Wednesday, June 25, 2014

News and Such Things

Dear Blog Friends,

I know I've been rather sparse lately in the whole posting-stuff-region, but I have a good reason. I've been really busy. Like, super crazy busy even for me. That paltry excuse said, I do have some good news to share.

I'm engaged! *cue cheering* 


The Boyfriend finally proposed and we're very happy. He has now been renamed The Fiancé. Hope I did that accento mark right....

Anyway, that's not the only news! I'm currently working as an Editorial Intern (which is a confusing title because technically I'm not getting paid, hence Intern, but I'm getting all of the credit of an Editor) at a local independent called Negative Capability Press, located here in Mobile, AL. My mentor is the great poet (and former Poet Laureate of Alabama) Dr. Sue Brannan Walker. I'm learning so much about publishing that I can barely hold all of this new information, and the great thing is, I'm doing a directed studies class titled Publishing and Editing with her in the Fall so the fun will just continue. In addition to that, she is also my creative thesis mentor, so that means I'll be spending more time with her in the next year working on my, you guessed it, creative thesis!

Due to my current sharing mood, here is the premise:
 Found wandering the Grymm Forest at age five and raised by a roving band of gypsies, Eurydice and her chatty sidekick Harly—a scholar turned mule—navigate the criminal underbelly of the Twin Kingdom as assassins for justice. Now seventeen, Eury’s loyalty to justice is tested when she comes face to face with an enemy that she never imagined: her past. Not knowing whom to trust, other than Harly, Eury must discover her origins, save a vagabond prince from almost certain death, and prevent a terrible curse from spreading beyond the Grymm Forest—a place she never anticipated returning, much less remembers having left. Magic, murder, and mayhem abound in this tale about identity and crafting the perfect arrow for every occasion. May the Grymm Fighter watch over us all

By Spring this will be a full-fledged (haha it's punny because the title is Fledgling) novel and I have plans for a trilogy. I'm so excited!  

In order to keep the good news train rolling, here is my final bit of fun! My good friend Kelsey Sutton (whom I've posted about several times) has just won a Gold IPPY for her debut novel Some Quiet Place! More cheers! And Stephen Colbert dancing!



Well, that's all folks! Just look at him dance. Go Stephen, go Stephen, go Stephen!

Until next time...

Friday, June 6, 2014

Review: THE CAMELOT CODE by Mari Mancusi

Courtesy Goodreads
The Camelot Code
by Mari Mancusi
Author site
Twitter 

Goodreads summary:
All fourteen-year-old gamer girl Sophie Sawyer wants to do is defeat Morgan Le Fay in her favorite Arthurian videogame. She has no idea the secret code sent via text message is actually a magical spell that will send her back in time to meet up with a real life King Arthur instead. 

Of course Arthur's not king yet--he hasn't pulled the sword from the stone--and he has no idea of his illustrious destiny. And when a twist of fate sends him forward in time--to modern day high school--history is suddenly in jeopardy. Even more so when Arthur Googles himself and realizes what lies in store for him if he returns to his own time--and decides he'd rather try out for the football team instead.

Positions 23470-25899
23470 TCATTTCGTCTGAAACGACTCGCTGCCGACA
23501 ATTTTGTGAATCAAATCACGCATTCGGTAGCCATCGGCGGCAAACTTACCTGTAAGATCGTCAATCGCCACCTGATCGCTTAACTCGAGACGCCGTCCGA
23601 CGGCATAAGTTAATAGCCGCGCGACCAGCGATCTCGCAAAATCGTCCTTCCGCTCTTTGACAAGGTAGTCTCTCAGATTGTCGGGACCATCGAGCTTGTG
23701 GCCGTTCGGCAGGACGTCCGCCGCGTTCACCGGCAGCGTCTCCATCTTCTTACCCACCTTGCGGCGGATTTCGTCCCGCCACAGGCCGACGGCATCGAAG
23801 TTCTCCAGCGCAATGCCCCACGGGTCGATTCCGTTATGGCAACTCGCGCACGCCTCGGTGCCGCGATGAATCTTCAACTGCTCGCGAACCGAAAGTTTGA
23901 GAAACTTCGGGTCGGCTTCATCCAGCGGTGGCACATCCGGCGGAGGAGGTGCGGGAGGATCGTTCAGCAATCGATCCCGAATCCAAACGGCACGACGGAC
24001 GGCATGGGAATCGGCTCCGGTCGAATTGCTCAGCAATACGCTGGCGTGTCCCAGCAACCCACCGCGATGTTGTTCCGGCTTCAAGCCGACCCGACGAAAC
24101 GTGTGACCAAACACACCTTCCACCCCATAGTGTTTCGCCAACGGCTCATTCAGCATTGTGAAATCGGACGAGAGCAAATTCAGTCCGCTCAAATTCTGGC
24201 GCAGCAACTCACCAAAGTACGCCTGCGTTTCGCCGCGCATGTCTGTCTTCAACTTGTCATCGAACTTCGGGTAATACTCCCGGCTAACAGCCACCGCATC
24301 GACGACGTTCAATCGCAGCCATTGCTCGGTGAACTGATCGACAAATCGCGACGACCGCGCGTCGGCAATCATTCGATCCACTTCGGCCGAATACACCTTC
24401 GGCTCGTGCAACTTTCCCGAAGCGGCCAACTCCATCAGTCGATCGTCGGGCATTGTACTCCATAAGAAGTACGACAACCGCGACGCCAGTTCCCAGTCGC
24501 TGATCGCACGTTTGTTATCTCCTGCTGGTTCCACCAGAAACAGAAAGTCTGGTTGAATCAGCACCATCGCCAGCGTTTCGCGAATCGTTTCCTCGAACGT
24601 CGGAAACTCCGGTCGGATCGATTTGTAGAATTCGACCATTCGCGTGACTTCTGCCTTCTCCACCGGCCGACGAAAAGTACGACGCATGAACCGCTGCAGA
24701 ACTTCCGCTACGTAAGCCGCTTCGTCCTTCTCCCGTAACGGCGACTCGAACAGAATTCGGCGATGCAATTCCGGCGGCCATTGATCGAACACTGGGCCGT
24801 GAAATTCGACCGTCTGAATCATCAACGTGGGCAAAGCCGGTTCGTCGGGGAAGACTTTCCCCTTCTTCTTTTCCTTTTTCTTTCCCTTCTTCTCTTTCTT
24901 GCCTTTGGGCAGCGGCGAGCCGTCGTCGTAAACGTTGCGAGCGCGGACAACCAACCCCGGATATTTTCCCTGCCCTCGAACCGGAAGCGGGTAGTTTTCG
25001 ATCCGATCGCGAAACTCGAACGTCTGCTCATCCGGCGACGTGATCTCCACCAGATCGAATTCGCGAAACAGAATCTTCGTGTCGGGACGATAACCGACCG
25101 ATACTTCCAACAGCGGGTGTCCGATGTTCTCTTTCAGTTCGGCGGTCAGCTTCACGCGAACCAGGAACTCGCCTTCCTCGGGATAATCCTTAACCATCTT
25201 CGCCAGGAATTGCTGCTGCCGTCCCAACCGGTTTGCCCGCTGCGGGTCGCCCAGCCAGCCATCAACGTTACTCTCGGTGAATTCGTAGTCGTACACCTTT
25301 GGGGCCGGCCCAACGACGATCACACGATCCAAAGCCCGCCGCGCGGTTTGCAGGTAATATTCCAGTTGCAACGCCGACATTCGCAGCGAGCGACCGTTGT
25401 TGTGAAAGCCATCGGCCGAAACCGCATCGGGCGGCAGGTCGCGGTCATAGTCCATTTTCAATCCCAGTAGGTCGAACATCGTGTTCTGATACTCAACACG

Now Sophie and her best friend Stuart find themselves in a race against time--forced to use their 21st century wits to keep history on track, battle a real-life version of their favorite videogame villain, and get the once and future king back where he belongs. Or the world, as they know it, may no longer exist.
The Camelot Code is available in e-book and paperback through Amazon or B&N.    I received a digital copy from the lovely Mari herself and what follows is my honest to goodness review.

As an avid gamer, like the protagonist Sophie Sawyer, I enjoy hacking away at my enemies or casting spells to save the day. It's a wonderful escape from reality. However, if I suddenly found myself sucked back in time to the land of Skyrim, where dragons molested towns and the dead walked as skeletons in crypts, I might actually pass out from the sheer terror of it.

Sophie's handling of the situation is somewhat more along the lines of what I would wish to accomplish. She takes the event in stride and does her best to make things right, no matter how crazy they seem to get as the story goes along. As the Goodreads summary adequately explains, this historical, magical time swap is a romp in the park of fun.

I honestly had a blast reading this book. It's not what I typically read these days; I'm more of a darker YA reader/fantasy fan, but the lighthearted humor mixed with friendship and camaraderie as these friends embark on an adventure to save the world is exactly what kids these days need to read. There is just enough romance for the budding teen to giggle over, but not so much as to make it cross that boundary between middle grade and definitive YA territory.

As a 23-year-old graduate student majoring in creative writing, I found The Camelot Code to not only be enjoyable, but also well-written for its target audience, which somehow includes me as well. When I finally finished it I felt giddy like I did when I was twelve. I put down my iPad and simply relished the joy of the story.

Sometimes in this bustling world of books, that feeling is hard to come by. I applaud Mari Mancusi and wish her all the best with her other books (including the Scorched series, which I also now plan to read).


Until next time...